Healthy Living

Signs of Sleep Apnea and the Need to Address It

Signs of Sleep Apnea and the Need to Address It

Sleep apnea is a disorder that affects as many as 22 million people in the United States alone. These cases range from mild to severe obstruction, with about 80% falling well into the “moderate to severe” category. It’s a disorder characterized by sleep interruptions that can number from five to fifty a night. They mostly involve a blockage of the airways that can occur when the muscles of the throat and tongue relax during sleep. Overly large tonsils that press down on the airway and narrow it when one lays down at night can also cause sleep apnea. It is most frequently caused by sleeping on one’s back, having alcohol or certain medicines before bed, and, more commonly, if someone is overweight.

Determining if Sleep Apnea Is the Problem

Having sleep apnea can lead to other health issues, such as diabetes, depression, high blood pressure, irregular or abnormal heart rhythms, and stroke. Sleep apnea can be a potentially fatal disorder, so, if people suspect they may be afflicted with it, they should consult their physician as soon as possible and try to get into a sleep study to gauge how often they stop breathing and how little air their lungs receive during the course of a night. If they experience any of the below symptoms, they may be living (or sleeping, as the case may be) with obstructive sleep apnea.

The signs of sleep apnea are:

  • Inexplicable waking headache: The likelihood of having sleep apnea is greater if a person wakes up with a headache or already suffers from cluster headaches or migraines. These are caused due to low oxygen levels; the blood vessels vasodilate, causing intracranial pressure that leads to headaches.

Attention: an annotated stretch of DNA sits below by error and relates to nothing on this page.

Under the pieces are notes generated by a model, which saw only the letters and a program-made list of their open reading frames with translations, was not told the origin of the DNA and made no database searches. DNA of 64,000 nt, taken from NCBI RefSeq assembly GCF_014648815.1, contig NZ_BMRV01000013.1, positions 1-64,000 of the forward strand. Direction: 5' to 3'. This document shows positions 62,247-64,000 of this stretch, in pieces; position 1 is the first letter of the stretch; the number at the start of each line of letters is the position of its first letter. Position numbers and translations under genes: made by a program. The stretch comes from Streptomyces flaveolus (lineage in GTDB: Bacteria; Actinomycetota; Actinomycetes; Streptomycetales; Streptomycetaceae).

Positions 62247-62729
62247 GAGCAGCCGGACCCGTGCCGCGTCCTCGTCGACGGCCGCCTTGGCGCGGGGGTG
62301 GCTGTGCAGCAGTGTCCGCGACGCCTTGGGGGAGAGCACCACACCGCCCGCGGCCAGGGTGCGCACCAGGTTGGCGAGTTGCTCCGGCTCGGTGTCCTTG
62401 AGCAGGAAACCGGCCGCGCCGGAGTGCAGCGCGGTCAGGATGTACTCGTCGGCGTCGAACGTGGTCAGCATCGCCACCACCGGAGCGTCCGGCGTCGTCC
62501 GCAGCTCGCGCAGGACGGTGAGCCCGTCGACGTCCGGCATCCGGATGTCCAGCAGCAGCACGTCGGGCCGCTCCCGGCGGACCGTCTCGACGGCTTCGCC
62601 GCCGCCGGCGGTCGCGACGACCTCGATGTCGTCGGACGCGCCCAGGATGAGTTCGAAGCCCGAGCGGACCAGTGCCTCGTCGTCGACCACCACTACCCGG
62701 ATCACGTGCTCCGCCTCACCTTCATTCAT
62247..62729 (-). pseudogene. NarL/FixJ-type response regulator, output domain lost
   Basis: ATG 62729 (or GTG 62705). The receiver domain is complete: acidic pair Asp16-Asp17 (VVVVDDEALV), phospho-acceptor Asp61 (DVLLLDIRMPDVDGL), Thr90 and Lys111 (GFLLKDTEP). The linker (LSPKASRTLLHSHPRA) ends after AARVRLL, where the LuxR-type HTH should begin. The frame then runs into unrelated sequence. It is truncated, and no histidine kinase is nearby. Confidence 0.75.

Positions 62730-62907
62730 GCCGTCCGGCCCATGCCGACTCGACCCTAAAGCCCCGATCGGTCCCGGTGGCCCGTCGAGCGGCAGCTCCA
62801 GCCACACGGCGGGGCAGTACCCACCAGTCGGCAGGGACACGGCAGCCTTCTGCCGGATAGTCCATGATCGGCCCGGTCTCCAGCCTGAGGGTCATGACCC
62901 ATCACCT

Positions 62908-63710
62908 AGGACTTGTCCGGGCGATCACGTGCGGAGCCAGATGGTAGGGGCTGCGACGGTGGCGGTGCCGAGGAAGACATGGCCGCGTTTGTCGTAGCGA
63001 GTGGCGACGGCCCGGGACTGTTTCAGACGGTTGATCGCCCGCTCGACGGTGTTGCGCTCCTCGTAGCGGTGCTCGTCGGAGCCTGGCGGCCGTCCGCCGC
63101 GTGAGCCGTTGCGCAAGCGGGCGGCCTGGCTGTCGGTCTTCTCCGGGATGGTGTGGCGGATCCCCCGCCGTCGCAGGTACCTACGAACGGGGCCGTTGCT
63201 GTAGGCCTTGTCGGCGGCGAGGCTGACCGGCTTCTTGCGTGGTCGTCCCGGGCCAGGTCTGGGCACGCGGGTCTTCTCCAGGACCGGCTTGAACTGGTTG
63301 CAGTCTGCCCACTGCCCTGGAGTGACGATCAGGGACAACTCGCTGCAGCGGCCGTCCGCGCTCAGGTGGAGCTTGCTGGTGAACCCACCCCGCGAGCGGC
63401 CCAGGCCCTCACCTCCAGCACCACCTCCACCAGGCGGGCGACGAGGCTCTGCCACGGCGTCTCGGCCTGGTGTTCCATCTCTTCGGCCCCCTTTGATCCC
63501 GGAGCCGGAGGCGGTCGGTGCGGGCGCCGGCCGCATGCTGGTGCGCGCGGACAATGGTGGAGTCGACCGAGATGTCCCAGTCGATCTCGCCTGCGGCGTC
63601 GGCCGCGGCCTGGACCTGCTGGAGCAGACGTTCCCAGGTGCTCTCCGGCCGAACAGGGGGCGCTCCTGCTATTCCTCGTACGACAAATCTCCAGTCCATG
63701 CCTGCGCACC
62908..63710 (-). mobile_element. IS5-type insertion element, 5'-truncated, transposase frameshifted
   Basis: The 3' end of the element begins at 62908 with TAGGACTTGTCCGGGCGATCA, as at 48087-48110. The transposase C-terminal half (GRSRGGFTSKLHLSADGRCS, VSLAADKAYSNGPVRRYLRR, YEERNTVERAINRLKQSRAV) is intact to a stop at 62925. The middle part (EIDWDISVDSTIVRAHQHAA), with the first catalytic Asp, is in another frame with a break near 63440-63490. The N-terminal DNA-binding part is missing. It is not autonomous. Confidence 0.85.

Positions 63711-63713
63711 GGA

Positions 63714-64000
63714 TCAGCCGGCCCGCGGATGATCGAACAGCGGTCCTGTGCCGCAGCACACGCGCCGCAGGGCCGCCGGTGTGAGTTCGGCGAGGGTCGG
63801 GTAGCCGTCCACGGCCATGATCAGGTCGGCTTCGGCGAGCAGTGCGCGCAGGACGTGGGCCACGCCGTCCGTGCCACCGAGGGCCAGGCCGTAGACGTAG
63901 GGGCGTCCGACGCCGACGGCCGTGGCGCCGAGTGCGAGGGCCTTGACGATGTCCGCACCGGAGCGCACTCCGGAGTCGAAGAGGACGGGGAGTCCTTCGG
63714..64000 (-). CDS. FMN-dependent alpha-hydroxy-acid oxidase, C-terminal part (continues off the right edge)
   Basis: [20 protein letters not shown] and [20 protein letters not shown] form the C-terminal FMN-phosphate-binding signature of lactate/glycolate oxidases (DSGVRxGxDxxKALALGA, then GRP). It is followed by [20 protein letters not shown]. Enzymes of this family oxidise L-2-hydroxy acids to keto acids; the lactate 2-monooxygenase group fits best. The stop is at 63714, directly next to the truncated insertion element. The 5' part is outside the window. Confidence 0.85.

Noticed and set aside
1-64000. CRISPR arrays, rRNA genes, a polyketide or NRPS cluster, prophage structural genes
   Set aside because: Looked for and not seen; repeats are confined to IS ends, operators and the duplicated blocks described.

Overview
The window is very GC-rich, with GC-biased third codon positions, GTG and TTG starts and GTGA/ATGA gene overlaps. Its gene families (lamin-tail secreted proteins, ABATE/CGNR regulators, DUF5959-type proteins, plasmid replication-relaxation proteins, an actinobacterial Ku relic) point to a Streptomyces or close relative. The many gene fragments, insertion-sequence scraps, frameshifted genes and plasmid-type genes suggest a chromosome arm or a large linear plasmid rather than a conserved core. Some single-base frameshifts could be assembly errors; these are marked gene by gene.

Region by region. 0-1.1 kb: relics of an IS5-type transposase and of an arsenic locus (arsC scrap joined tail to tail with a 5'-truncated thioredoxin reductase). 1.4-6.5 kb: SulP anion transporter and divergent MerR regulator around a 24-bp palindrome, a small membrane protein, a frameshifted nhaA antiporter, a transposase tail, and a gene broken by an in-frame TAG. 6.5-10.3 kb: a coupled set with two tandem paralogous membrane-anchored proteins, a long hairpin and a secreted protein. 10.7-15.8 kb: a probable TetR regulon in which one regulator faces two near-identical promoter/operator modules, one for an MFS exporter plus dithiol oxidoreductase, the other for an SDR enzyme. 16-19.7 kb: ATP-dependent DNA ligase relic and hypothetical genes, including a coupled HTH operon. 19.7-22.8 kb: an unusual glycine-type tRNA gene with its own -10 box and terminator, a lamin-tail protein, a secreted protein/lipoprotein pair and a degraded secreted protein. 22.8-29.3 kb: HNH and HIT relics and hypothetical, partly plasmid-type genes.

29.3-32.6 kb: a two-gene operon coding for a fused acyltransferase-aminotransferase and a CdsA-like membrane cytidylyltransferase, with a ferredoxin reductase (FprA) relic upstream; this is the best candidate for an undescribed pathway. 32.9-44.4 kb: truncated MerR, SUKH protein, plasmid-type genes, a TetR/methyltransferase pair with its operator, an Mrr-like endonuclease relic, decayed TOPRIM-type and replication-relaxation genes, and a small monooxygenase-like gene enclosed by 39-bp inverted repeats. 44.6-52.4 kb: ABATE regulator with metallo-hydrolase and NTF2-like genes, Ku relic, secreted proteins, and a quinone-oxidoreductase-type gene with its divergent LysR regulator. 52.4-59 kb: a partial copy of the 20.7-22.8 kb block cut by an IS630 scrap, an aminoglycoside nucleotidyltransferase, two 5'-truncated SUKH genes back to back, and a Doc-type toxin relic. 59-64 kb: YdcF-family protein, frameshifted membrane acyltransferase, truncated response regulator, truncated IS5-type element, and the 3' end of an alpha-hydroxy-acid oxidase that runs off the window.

• Night sweats: When the body is asleep, it is thrown into the fight-or-flight mode as it tries to get oxygen through the obstructed airways. If a person wakes up drenched in sweat, it could be due to sleep apnea.
  • Frequent nighttime bathroom use: Stress hormones are released when the body receives less oxygen due to breathing difficulties. This causes elevated levels of glucose and insulin, which the body tries to get rid of in the form of urine. Consequently, a person may wake up more often during the night to visit the restroom.
  • Excess snoring: The benchmark symptom for sleep apnea is snoring. A person who snores tends to keep their mouth open and will thus experience dry mouth, sticky-feeling teeth, and a sore throat upon waking up in the morning.
  • Mood alterations: People with sleep apnea may become irritated and snappish during the daytime. They may also have concentration problems, or even fall into a depression or develop anxiety if the disorder is not treated. This can cause changes in perception, personality, loss of interest, and changes in concentration and hygiene. People with sleep apnea worry about their sleep because they want to have a productive day, and this can cause anxiety, leading to the perpetuation of a sleepless nighttime cycle and insomnia. Since they have problems concentrating, certain tasks such as driving can become deadly.
  • Loss of libido: A person may experience a loss of libido if they suffer from sleep apnea. Participating in vigorous activities like sex can be difficult since the person is constantly tired.
  • Diabetes: Blood glucose levels may rise due to lack of sleep. Also, one’s insulin resistance and glucose intolerance may both increase because of sleep apnea, which can cause diabetes. Type 2 diabetes is often developed by pre-diabetic patients who have sleep apnea.

What to Do if Sleep Apnea Is Suspected

Snoring and being overweight may point to sleep apnea. This disorder can be accurately diagnosed by a physician. The doctor will ask the patient a series of questions, then a number of treatments may be suggested based on the answers. The easiest way to determine the severity of one’s sleep apnea is through a sleep study. The disorder may appear to be fairly benign, but if it is left untreated, it can cause diabetes and may even lead to death. So, if sleep apnea is suspected, the individual should consult their physician right away.